The graphics are part of the signage program we’ve developed for the ongoing renovation of the museum by Ennead Architects. The new installation transforms Stairwell B, a secondary staircase at the back of the museum, into a destination on par with the historic curving stairs that are the centerpiece of the museum lobby. Conceived as an interior tower of words and pictures, nearly every inch of wall space in Stairwell B has been filled with historic quotations about and photographs of New York.
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Pentagram is thrilled to announce that our partner Abbott Miller has been selected to receive the AIGA Medal, the highest honor of the design profession. The medal is awarded to individuals in recognition of their achievements and contributions to the field of design and visual communication. Miller and the other recipients of this year’s awards will be honored at the AIGA Centennial Gala in New York on April 25.
For those keeping track, Miller will be Pentagram’s sixth partner to receive the honor, following Colin Forbes (1991), Paula Scher (2001), Woody Pirtle (2003), Kit Hinrichs (2004), and Michael Bierut (2006).
This week Jimmy Fallon takes over hosting duties for “The Tonight Show,” the long-running NBC late-night talk show that celebrates its 60th anniversary this year. Pentagram’s Emily Oberman and team have designed the new identity for the series, updating the classic “Tonight Show” crescent moon with a full moon that signals Jimmy’s fresh take on the program, which has moved back to New York after more than 40 years in Los Angeles.
The crescent moon has been part of the “The Tonight Show” logo for much of the program’s history, starting with Johnny Carson’s three-decade tenure (1962-1992), into the Jay Leno years (1992-2009, 2010-2014), and even the brief Conan O’Brien interlude (2009-2010). With Jimmy’s arrival, we thought it was time to really bring the moon front and center. And so, the moon becomes the holding shape for the entire logo, creating a circular emblem that can be used as a photograph or a flat graphic.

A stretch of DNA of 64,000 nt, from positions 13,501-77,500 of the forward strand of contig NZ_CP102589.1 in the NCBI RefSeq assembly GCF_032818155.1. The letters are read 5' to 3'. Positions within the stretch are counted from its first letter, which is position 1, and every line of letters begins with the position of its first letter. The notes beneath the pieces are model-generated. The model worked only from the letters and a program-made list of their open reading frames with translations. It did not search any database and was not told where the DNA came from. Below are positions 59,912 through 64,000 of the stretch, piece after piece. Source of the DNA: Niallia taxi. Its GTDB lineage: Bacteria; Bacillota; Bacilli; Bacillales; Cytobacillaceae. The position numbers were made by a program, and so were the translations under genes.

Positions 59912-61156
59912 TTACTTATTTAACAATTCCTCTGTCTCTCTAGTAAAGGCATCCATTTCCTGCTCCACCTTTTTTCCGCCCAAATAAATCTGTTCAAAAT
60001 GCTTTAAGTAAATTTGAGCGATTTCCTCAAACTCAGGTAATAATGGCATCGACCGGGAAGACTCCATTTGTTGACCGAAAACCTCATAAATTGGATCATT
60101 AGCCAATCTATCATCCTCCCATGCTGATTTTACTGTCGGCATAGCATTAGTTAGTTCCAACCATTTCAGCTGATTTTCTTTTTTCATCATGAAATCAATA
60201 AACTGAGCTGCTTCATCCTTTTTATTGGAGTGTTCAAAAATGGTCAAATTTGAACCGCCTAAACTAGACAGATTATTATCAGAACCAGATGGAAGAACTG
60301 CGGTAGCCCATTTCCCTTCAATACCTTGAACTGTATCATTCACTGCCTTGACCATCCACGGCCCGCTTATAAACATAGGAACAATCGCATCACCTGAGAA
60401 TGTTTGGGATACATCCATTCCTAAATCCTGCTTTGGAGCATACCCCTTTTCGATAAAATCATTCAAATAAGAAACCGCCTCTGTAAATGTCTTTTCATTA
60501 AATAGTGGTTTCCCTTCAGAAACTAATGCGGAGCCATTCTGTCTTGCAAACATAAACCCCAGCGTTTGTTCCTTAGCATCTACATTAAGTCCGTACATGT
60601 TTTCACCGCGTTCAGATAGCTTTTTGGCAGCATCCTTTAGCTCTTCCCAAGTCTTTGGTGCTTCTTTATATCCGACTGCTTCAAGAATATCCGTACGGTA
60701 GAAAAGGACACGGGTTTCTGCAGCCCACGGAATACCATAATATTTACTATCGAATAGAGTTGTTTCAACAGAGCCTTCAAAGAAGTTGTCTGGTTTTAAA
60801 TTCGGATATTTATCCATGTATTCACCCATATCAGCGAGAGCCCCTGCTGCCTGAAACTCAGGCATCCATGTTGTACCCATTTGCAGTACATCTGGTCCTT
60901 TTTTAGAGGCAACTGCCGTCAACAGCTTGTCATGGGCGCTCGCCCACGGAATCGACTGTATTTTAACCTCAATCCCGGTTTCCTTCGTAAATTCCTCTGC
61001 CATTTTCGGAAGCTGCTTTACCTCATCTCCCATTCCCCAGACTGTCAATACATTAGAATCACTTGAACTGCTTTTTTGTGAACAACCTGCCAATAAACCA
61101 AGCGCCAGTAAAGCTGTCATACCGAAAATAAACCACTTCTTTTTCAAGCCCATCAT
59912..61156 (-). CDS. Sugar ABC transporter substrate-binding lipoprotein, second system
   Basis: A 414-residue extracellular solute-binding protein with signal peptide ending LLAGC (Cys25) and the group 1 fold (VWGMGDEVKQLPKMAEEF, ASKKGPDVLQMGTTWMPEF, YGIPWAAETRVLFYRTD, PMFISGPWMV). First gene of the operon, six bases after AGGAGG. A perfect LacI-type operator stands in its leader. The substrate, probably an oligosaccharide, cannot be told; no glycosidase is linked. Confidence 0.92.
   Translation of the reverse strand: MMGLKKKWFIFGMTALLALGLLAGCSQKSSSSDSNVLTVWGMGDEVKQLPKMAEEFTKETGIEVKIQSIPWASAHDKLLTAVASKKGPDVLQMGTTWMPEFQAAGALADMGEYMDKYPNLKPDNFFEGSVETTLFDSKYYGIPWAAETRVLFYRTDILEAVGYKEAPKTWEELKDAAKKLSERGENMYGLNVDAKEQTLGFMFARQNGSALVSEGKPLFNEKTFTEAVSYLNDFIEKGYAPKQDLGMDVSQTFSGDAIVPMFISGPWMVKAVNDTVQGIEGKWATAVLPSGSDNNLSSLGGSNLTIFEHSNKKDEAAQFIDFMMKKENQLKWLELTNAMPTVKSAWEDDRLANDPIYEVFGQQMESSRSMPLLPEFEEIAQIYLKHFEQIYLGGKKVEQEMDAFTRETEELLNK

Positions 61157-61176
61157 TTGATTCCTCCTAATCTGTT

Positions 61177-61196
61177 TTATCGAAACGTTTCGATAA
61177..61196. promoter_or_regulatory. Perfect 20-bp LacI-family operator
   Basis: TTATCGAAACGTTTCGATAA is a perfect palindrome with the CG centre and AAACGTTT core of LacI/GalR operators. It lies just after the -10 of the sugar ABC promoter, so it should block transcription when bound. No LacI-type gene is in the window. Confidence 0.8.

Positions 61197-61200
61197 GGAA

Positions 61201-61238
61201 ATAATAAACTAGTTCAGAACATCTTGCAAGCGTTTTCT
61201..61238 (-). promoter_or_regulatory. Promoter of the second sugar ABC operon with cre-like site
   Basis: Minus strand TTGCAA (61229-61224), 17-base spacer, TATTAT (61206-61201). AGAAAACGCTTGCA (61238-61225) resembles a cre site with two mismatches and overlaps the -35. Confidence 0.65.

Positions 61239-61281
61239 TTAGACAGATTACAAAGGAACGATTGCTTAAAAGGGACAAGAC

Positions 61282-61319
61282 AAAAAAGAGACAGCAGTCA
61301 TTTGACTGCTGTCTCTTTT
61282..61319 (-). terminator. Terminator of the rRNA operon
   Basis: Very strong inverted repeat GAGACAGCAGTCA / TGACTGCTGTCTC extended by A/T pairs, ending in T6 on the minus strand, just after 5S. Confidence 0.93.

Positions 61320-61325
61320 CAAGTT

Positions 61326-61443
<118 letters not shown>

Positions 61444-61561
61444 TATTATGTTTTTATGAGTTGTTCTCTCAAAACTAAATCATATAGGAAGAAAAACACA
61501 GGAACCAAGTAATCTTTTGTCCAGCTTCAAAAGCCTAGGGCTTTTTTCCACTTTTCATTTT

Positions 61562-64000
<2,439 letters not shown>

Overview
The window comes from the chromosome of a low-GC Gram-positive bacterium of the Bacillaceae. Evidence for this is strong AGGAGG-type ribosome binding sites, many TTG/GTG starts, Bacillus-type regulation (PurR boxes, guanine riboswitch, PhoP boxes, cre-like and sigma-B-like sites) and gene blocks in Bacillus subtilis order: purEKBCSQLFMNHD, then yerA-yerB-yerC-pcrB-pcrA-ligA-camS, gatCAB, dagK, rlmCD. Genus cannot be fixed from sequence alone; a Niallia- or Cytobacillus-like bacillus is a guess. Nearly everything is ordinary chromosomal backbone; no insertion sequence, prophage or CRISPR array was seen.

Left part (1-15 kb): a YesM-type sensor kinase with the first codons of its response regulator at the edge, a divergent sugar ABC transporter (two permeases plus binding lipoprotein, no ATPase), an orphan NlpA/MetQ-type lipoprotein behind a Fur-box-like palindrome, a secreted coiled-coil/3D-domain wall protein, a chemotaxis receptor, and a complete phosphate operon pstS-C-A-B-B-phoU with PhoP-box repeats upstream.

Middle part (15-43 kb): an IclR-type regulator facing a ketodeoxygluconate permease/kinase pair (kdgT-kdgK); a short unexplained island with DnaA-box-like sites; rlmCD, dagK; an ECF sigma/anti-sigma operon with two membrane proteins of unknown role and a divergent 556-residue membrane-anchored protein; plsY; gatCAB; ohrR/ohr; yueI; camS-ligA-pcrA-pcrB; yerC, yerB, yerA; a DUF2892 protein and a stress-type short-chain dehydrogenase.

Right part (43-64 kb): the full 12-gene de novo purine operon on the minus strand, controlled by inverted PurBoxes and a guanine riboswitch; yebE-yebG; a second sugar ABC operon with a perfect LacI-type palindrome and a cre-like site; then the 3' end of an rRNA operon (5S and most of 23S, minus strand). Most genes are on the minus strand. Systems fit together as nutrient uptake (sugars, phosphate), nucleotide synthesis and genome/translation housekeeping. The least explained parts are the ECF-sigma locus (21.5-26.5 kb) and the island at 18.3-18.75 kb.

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From establishing the tone of a brand to setting the mood for an environment, color is an inherent and invaluable component of graphic design—one that designers often use intuitively, without even recognizing it. Pentagram’s Eddie Opara has created a comprehensive new reference for using color in design, Color Works: An Essential Guide to Understanding and Applying Color Design Principles, out now from Rockport. Co-written with John Cantwell, the book is a highly readable primer on everything designers need to know about color, from scientific theory to cultural significance. It also features case studies by leading designers about their most colorful projects, including essays by Stefan Sagmeister, Paula Scher, Michael Rock, Brian Collins, Tony Brook, Gael Towey, karlssonwilker and Matt Pyke (Universal Everything), among others.